The U.S. is looking into the possibility of switching over to digital currency, meaning government-backed virtual dollars would take the place of cash – enabling purchases, payments, or transfers to happen almost immediately.
Rob West of "MoneyWise" recently told the "Today's Issues" crew that the foundation is already being laid. The Biden administration asked for a report, and when it came out, the central bank decided "this is the direction we should go."
He said it would benefit the American dollar in some ways.
"They'll tell you it's for efficient transactions and security, and yes, it would probably help to continue to prop up the U.S. dollar as the world's reserve currency, because it would make accessing U.S. dollars internationally by the governments easier," West explained.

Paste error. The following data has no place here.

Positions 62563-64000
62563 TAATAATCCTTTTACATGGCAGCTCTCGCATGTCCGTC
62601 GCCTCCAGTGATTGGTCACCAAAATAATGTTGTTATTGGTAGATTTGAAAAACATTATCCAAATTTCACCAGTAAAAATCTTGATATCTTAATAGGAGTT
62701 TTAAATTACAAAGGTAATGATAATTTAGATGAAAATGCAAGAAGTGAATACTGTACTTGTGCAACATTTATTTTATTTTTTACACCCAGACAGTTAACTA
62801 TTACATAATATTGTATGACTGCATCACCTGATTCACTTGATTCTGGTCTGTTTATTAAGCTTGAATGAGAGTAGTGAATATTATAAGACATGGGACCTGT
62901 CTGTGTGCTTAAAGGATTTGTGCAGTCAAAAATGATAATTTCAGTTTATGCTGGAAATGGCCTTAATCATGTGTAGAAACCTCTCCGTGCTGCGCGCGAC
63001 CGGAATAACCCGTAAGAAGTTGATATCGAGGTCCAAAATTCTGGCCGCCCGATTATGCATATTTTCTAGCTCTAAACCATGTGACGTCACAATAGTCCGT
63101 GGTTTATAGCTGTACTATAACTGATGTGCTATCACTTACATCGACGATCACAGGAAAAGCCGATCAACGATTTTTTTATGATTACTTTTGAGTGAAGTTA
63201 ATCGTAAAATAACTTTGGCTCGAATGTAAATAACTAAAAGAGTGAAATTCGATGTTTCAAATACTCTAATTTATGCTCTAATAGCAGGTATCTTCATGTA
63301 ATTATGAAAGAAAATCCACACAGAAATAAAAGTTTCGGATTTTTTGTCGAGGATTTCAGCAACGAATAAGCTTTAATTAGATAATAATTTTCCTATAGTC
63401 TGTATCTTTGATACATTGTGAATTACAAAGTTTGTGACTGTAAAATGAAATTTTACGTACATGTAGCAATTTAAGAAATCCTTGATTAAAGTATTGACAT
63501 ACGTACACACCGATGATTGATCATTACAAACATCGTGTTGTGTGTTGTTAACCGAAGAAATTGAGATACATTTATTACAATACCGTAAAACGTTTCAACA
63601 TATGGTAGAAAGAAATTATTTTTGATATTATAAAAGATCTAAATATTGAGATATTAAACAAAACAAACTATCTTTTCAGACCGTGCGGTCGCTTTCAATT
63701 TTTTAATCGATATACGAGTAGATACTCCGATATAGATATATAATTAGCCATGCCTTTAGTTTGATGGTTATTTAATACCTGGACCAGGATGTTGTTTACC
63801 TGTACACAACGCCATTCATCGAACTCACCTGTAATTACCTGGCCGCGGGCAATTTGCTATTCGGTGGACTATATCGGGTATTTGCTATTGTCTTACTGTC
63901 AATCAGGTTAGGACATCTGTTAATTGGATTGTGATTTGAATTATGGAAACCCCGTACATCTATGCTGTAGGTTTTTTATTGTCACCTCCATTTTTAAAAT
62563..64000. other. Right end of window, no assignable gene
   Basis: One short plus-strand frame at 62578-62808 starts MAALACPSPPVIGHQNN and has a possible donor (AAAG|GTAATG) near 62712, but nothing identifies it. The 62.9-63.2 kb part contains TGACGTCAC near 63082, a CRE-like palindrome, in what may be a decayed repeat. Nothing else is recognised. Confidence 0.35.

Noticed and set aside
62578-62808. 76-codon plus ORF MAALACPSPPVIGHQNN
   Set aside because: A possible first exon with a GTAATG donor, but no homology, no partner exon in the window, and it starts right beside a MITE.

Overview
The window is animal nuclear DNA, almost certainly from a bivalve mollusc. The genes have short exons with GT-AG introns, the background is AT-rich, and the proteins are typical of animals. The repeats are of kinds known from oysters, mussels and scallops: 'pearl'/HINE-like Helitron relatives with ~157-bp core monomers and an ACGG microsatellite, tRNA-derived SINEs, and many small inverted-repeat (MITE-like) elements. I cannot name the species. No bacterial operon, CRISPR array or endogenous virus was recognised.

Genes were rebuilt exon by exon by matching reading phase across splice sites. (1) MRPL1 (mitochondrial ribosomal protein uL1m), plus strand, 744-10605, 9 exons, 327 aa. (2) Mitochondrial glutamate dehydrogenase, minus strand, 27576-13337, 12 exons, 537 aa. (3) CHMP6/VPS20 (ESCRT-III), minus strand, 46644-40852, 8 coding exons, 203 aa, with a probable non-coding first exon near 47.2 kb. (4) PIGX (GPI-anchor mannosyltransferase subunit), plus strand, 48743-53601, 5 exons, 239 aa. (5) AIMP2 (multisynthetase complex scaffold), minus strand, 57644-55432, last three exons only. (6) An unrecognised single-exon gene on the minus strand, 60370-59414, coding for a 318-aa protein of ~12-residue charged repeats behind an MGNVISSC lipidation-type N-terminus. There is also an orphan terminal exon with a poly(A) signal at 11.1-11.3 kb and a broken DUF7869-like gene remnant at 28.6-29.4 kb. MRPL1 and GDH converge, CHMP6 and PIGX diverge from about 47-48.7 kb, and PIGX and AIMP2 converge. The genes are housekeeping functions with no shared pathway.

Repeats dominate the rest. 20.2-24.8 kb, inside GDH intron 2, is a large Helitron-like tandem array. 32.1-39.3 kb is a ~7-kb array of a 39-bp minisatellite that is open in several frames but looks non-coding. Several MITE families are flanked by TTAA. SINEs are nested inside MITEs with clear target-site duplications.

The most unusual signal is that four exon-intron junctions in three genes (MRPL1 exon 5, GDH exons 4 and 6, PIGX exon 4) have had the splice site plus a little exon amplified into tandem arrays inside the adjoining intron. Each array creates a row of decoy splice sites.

The drawbacks, however, outweigh the benefits. For example, if the government is stoking inflation by printing too much money now, how might things be if they were able to create currency with a few keystrokes?
Also, while foreign governments would have easy access to U.S. dollars, so would the U.S. government, which would not likely be a favorable system for anyone who steps out of line. West pointed out that in China, the government can and does block and take money away from citizens who are doing subversive things – like going to church.
So he said it is fortunate that political roadblocks are in the way.
"The power for coinage comes from Congress, so it would take both houses and the president to get anything to move forward," West noted.
And the bottom line, he said, is the central bank does not have "any authority to do anything."